In some households the family dinner is a regular occurrence. Research has documented many benefits from a family regularly sitting down to eat a meal together (not necessarily dinner or supper, but that's the meal that's most commonly eaten together as a family). Not surprisingly, there are also some difficulties and drawbacks.
A family dinner can be formal or informal, at home or a restaurant, immediate or extended family and a regular, daily event or special, occasional get-together.
In general, families that eat together regularly, eat more nutritiously, reduce mother's stress, improve children's grades.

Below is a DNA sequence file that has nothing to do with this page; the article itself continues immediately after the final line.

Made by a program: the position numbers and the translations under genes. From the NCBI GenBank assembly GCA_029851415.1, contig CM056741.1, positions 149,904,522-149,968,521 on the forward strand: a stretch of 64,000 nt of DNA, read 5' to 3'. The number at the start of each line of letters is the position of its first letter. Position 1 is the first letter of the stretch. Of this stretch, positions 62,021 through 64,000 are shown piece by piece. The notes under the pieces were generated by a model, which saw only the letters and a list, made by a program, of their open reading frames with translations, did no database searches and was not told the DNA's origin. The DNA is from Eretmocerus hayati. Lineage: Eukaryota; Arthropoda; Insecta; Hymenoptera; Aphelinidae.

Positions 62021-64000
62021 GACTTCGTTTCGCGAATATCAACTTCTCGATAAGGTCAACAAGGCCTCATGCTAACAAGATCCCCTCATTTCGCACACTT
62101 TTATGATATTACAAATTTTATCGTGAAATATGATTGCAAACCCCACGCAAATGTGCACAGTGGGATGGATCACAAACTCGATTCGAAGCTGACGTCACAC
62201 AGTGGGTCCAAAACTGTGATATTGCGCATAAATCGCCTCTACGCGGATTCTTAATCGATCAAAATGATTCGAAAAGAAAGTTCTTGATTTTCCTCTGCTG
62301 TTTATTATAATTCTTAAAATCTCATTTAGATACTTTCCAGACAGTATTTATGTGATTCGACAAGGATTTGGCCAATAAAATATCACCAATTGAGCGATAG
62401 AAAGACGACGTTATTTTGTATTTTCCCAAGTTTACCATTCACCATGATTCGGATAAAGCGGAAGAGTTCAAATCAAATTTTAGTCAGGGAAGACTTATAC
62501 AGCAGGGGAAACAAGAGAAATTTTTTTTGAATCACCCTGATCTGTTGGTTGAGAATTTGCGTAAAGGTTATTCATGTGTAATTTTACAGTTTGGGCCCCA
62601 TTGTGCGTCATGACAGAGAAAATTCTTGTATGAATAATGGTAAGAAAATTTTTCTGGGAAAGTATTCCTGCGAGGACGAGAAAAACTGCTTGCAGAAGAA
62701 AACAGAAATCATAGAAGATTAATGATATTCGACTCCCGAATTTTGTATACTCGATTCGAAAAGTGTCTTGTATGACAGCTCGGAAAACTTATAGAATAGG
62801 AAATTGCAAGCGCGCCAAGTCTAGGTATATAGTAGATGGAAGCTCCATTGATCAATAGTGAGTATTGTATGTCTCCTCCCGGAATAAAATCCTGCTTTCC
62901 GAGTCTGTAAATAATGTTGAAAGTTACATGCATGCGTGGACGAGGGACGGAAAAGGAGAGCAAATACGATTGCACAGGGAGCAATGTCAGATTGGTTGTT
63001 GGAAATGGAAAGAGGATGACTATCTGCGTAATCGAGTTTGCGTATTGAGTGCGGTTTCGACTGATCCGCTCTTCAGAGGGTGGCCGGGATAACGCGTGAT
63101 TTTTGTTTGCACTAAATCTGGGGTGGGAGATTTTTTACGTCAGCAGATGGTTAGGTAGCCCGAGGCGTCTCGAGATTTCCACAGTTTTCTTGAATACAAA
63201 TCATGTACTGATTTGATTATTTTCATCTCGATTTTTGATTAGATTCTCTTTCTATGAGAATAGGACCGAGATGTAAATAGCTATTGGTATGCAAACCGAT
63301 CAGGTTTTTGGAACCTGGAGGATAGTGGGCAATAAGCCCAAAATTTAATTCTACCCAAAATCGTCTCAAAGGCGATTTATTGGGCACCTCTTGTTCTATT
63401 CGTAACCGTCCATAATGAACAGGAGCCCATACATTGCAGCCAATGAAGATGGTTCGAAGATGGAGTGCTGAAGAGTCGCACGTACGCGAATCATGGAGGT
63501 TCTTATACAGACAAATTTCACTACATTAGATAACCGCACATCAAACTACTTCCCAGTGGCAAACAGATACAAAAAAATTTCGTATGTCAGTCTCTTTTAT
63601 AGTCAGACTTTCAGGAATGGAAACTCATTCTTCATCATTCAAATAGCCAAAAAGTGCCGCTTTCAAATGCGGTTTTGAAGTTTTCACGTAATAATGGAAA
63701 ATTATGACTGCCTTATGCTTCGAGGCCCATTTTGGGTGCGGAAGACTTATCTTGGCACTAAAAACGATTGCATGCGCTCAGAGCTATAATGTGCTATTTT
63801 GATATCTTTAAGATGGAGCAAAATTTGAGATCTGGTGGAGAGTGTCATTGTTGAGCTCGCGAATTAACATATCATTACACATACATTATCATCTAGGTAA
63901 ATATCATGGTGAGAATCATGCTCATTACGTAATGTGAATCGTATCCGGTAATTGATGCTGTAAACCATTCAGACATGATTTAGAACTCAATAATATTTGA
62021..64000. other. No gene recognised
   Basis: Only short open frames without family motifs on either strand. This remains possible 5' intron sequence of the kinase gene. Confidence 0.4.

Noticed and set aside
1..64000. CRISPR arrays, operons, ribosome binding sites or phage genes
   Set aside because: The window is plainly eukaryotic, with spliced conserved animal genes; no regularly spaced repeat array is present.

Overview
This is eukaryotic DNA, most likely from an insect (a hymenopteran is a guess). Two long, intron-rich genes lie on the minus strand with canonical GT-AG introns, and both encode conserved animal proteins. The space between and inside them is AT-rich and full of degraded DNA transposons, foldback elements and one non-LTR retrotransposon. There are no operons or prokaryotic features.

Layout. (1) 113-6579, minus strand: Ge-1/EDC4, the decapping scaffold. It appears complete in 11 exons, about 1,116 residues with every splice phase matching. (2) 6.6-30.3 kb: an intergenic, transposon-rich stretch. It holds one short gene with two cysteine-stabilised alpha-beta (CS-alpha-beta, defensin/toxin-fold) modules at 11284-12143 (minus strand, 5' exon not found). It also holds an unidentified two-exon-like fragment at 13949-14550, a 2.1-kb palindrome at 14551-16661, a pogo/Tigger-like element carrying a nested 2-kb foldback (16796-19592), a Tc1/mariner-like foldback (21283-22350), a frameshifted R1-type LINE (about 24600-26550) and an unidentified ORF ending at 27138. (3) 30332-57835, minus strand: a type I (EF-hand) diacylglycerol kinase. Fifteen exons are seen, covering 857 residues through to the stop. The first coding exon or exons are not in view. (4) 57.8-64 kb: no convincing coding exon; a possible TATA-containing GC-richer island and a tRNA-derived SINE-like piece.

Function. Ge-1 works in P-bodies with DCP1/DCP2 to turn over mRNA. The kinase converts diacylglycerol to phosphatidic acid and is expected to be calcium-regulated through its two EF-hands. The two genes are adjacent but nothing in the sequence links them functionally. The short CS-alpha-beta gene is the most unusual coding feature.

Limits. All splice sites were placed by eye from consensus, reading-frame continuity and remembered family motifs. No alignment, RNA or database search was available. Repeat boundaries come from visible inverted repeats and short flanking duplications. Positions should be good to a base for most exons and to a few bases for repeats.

In some cases, the food habits and pressures around food learned at the family dinner table can be bad or even dangerous, leading to problems like bulimia.
- Washington State University article on Background: Research on Family Meals part of an Eat Better; Eat Together site
- Wall Street Journal on Beyond Nutrition: The Benefits of Family Dinners
- Tips from the Nate Berkus show on how to Make Your Family Meal Special
- From Washington State University's Eat Better Eat Together, Make Your Family Meal A Special Event brochure